Artist wins national award

His steel sculptures decorate places near and far

 

January 8, 2020

Marchand works on his 400-piece, 7-foot wingspan eagle sculpture titled "Bringing Our Kids Home" at his workshop in Omak.

Local artist and Colville Tribes member Virgil "Smoker" Marchand is one of four recipients of a 2020 Community Spirit Award from a national organization.

"These artists embody their People's cultural assets in their creations and their way of life," the the First Peoples Fund's website says about the award recipients.

Marchand was nominated by Kenneth "Butch" Stanger, who has known Marchand for over 60 years.

"Smoker may be local to us, but his talent should be shared with the entire country," Stanger is quoted as saying on the First Peoples website. "He has done many paintings of our people, tribal leaders, art that depicts our culture and traditions. Everyone deserves a chance to experience Smoker's art."

"I've known him my whole life," Marchand told The Star about Stanger. "He was the (tribal) planning director back in the day. We've known each other forever, and have always been good friends. I can't remember when I didn't know him."

Marchand is currently the senior planner for the Colville Tribe's planning department and is ]working on Inchelium's wellness center/community center, and working with Fish and Wildlife on putting in a boat ramp below fish farm.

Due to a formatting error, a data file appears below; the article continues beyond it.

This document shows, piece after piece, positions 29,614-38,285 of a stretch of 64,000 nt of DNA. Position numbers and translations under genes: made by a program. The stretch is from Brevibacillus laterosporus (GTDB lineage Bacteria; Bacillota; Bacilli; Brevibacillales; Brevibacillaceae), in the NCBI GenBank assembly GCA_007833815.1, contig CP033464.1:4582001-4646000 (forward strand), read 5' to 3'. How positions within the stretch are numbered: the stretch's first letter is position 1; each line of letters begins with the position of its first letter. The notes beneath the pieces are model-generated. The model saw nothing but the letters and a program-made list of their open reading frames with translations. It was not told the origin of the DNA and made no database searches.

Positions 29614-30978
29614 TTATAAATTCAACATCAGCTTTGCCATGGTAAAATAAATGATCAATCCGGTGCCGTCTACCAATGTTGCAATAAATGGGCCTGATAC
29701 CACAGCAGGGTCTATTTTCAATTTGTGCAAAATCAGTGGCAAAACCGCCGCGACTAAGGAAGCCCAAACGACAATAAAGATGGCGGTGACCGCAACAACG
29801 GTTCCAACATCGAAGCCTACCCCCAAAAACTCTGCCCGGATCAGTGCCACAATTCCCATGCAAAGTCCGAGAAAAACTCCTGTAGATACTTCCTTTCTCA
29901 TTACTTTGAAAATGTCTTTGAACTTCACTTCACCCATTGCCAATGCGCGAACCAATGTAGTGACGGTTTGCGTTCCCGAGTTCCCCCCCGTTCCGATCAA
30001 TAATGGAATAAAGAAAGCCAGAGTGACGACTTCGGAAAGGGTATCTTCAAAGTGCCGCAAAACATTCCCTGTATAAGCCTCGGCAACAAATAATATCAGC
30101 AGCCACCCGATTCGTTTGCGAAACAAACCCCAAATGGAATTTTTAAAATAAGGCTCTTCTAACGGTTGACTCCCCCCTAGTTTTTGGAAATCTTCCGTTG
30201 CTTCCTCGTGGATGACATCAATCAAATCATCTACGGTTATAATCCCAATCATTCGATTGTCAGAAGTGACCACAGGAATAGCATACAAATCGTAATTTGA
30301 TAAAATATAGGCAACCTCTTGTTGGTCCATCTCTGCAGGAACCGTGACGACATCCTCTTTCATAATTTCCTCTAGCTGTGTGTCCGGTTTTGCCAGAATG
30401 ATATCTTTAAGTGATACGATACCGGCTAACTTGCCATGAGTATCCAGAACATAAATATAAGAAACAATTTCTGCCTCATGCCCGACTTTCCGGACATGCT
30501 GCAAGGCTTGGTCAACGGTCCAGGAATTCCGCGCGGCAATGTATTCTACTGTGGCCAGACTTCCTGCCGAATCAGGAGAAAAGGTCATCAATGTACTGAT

But he stays busy with his art too, having just finished a 400-piece eagle sculpture with a 7-foot wingspan titled "Bringing Our Kids Home," a reference to the names of children who were in "residential schools," being engraved on the pieces of the eagle, Marchand explained.


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Marchand said his art career took off after he transitioned from two-dimensional work to the 3-D steel sculptures which he started in 2000.

George Flett, a Spokane artist who has since passed away, was to Marchand "a remarkable artist and a good friend."

"He told me to do this steel work," he said about Flett. "I never touched a torch or a plasma cutter in my life. It spooked the hell out of me, at first."

"Chief Louie, from Canada, asked me to do a horse and rider, and that thing there just took off," Marchand continued. "I've done so many horse and riders. They took one to Edmonton, Canada."

Marchand has a lot of pieces in Canada "from Kelowna to Osoyoos," he said, and is currently working on another horse and rider holding a dip-net and spear for the town of Oliver, British Columbia.

"It's crazy; we always thought it would end and I'm 20 years into it and I'm busier than I've been in a long time," he said, adding that the cold of winter makes it hard to do his work outside his home and shop in Omak.

Marchand said he just got a contract from the Yakama tribe to do a sculpture of Chief Kamiakin and he will have several pieces in a new park in Spokane on Lincoln Street behind a library there, a park he said he thinks is opening this year.

"I love it, it gives me some adrenalyn," he said about being busy as an artist. "I just have to find time to do it now."

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